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Traveling Sustainably

Traveling Sustainably

Green Travel For a Post Quarantine World

As travel begins to reopen, it’s important to revisit the conversation of sustainability when reentering our beloved national parks and recreation areas. We’ve been served some great resources for traveling safely to prevent the spread of COVID-19; however, there’s also a conversation to be had surrounding the protection of our ecosystem. Research has shown that during the times of quarantine, our planet has gotten a much needed break. As travel commences again, consider implementing these tips to ensuring your leisure time is sustainable and protecting our environment. 

Why Does It Matter?

National parks are currently attracting around 331 million visitors a year. Not surprisingly, this means a lot of waste and resources used, even when trying to implement sustainability practices. Over time, experts have begun to see some serious changes in landscapes, and anticipate continued threats. Scientists estimate that 118 coastal parks will be vulnerable to sea level changes by 2030. While there are actions in place to promote sustainable practices, there are also steps we can take as citizens to reduce our environmental impact on the planet.

Choosing Your Destination

Deciding where you travel can actually have a big impact on what your carbon footprint becomes. For example, choosing somewhere you can drive to is more sustainable than taking multiple flights. Look for destinations that are bike and pedestrian friendly. Being able to bike or walk through your destination once you’re there will make a big difference.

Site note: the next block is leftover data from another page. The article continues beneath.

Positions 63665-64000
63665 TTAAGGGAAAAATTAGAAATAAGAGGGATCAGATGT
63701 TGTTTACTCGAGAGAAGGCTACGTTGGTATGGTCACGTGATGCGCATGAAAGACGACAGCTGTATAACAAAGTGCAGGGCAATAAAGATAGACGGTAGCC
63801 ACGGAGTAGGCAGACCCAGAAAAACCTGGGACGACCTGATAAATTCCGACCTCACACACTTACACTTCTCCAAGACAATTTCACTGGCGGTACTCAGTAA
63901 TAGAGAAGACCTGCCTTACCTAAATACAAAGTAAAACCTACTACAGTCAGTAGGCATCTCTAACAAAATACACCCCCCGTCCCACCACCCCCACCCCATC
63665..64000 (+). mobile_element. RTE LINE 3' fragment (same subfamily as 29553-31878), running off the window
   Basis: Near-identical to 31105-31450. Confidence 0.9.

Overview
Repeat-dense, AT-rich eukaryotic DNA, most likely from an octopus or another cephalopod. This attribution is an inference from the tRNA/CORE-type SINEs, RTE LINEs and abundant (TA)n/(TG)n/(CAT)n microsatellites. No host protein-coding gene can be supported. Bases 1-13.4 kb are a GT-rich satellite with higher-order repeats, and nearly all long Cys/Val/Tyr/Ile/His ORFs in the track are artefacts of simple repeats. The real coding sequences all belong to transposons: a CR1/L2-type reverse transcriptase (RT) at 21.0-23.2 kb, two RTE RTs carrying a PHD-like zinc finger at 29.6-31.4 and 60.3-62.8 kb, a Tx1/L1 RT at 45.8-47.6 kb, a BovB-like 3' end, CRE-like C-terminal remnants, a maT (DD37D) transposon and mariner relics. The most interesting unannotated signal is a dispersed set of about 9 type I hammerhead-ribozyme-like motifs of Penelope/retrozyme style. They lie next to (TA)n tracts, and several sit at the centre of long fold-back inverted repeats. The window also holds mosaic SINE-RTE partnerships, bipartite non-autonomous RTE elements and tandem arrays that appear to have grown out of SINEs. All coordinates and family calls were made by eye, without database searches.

Transportation

Once you’ve landed on your destination, consider how you’ll get from place to place. When possible, use public transportation. Many national parks provide free shuttling or busing to and from destinations, so do some research beforehand. The added bonus? They run on clean, compressed natural gas, so you can feel much better about your emissions. 

Lodging

Where you stay and how you lodge can also have a profound impact on your carbon footprint when traveling. For starters, look for accommodations that are Green-Seal certified. These establishments focus on waste minimization, energy conservation, waste water management, pollution prevention, and more. Many national park affiliate hotels are Green-Seal certified, but if you’re more in the outskirts, do some research beforehand to see if they have any other third party certifications. Good ones to look for are the Rainforest Alliance or Global Sustainable Tourism Council. Once you’re there, do what you can to conserve. Turn off lights when possible, set your air or heat to an eco friendly temperature, and adjust when leaving the room for longer periods of time.

Eating

When it comes to getting some grub, always eat local! Not only will this help support local businesses, but it will also eliminate fossil fuels needed to transport your food. Do some researching to see what restaurants and establishments are sustainable and source locally, and dine in there when you’re looking for that kind of experience. Alternatively, purchase groceries from local farmers markets. If you’re just needing some supplies to get you by for the day, or items to pack for a quick hike or ride, a local market is the best way to go. 

What to Bring

Lastly, consider the simple principles of reduce, reuse, recycle. So much of this begins with what you bring along your journey. Key players include a reusable water bottle, reusable grocery bags, reusable snack bags, metal straws, Tupperware, and reusable utensils. These items alone will immensely help eliminate waste.